One unanswered question about the pilot program remains: If a non-patent judge was assigned a patent case less than thirty days before the program kicked off on September 19, can the non-patent judge order the patent case reassigned pursuant to the pilot program? I have not seen it happen yet, but I suspect it could over the next week or two.
The Northern District issued the following list of judges who have self-selected as patent judges:
Chief Judge James F. Holderman
Judge Ruben Castillo
Judge John W. Darrah
Judge Gary S. Feinerman
Judge Virginia Kendall
Judge Matthew F. Kennelly
Judge Joan Humphrey Lefkow
Judge Rebecca R. Pallmeyer
Judge Amy J. St. Eve
Judge James B. Zagel
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Chicago Mercantile Exchange, Inc. v. Tech. Research Group, Inc., No. 09 C 3895, Slip Op. (N.D. Ill. Jun. 28, 2010) (Castillo, J.).
Judge Castillo construed the claim terms in this patent case involving methods for tracking Rolling Spot Currency contracts. Here are constructions of note:
The Court discounted the extrinsic evidence and focused on the intrinsic evidence to construe "principal market marker" as "an entity required to provide the following functions: (1) continuously maintain a two-sided bid/offer market of specified size and spread for its designated product(s); (2) maintain a public order book with respect to these assigned products; and (3) give priority to customer order execution over personal trading. As compensation for the fulfillment of these responsibilities, this entity is to receive priority volume benefits."
Because "computer" had a very apparent ordinary meaning, the Court relied upon dictionaries to define "computer" as "a programmable electronic device that can store, retrieve, and process data."
The preambles of each claim were limiting to the extent they identified a computer and the computer was not identified elsewhere in the claim. Where there was not a computer identified in the body of the claim, the preamble was a necessary aspect of the invention.
"Execute" was defined consistent with its ordinary meaning as "to carry out fully and completely."
The Court refused to define "receive" or "directly receive." But the Court held that doing so would improperly impart a claim limitation from the specification.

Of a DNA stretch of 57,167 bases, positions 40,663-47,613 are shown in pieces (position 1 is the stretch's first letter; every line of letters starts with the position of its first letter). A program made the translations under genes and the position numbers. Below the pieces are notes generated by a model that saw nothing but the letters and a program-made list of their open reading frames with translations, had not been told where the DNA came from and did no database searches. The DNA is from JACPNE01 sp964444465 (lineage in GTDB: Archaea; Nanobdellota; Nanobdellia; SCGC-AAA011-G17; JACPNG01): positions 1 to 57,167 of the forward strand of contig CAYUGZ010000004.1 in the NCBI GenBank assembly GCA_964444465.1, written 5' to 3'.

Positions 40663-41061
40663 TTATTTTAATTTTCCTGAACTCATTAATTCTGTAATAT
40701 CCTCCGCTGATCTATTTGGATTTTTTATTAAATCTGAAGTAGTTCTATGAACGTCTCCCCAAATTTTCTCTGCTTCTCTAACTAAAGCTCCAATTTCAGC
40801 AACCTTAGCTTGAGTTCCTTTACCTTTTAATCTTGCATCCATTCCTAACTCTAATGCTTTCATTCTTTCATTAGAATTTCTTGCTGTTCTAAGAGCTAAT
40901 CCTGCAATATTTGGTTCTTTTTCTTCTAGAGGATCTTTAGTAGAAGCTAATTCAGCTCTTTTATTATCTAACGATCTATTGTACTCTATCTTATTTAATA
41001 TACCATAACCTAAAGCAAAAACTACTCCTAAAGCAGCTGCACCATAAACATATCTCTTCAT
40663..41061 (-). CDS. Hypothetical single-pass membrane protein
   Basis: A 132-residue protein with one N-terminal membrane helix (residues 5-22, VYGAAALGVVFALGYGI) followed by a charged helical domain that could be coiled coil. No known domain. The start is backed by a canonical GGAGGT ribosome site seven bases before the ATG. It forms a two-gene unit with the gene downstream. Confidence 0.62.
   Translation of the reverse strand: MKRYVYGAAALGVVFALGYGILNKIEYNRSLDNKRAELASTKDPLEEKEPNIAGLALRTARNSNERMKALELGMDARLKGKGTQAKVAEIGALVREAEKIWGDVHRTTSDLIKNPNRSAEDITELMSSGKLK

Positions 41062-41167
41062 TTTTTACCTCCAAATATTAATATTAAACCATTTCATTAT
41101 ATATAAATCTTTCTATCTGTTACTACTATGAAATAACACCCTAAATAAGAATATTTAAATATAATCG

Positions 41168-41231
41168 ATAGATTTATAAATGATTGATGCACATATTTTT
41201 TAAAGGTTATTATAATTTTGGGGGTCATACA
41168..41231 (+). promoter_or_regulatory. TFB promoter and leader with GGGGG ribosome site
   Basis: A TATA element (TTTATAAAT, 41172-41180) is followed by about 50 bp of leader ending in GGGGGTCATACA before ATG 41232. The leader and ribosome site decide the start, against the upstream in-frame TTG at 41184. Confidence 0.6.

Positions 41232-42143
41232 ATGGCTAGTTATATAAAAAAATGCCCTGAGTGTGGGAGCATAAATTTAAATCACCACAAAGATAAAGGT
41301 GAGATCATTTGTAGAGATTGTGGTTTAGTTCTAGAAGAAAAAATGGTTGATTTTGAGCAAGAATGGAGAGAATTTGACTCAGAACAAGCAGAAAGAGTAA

"Bid," "offer," "trade," and "order", were all defined based upon their dictionary definitions.
To sustain the validity of the claims, the Court defined "rolling spot" as how plaintiff's Rolling Spot Currency contracts were defined as of the effective filing date.
"Currency futures" were construed based upon financial dictionaries as "contracts in the futures markets that are for delivery in a major currency such as U.S. dollars, British pounds, French francs, German marks, Swiss francs, or Japanese yen."
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Albecker v. Contour Prods., Inc., No. 09 C 6312, Slip Op. (N.D. Ill. May 3, 2010) (Castillo, J.).
Judge Castillo construed the claims in this patent case involving a wedge-shaped backrest and legless leisure chair. Of particular interest, the Court construed the following terms:
"Secured to" was defined as "attached using attachment means" that connect a type cushion to a foundation. The "secured to" definition excluded unitary top cushion foundations. The fact that the Court's definition excluded one embodiment because that embodiment was part of a restriction requirement; and
"face of the generally wedge shaped foundation" was not properly briefed, but the Court held that the face was top surface.
The Court declined to construe other claim terms because the parties told the Court that the construed terms were the key terms.
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Here are a few stories that do not warrant a full post:
* The mainstream media and the blogosphere are buzzing with predictions of who is on President Obama's shortlist for replacing Justice Souter The Northern District's Judge Castillo and the Seventh Circuit's Judge Wood are both making many of the lists -- check out one list at the Daily Writ. Both excellent choices. Over the weekend, the Chicago Tribune ran a story about a local expectation that someone connected to the University of Chicago would be appointed to the Supreme Court during the Obama presidency. I also wonder if the Northern District's Judge St. Eve is or should be on some shortlists.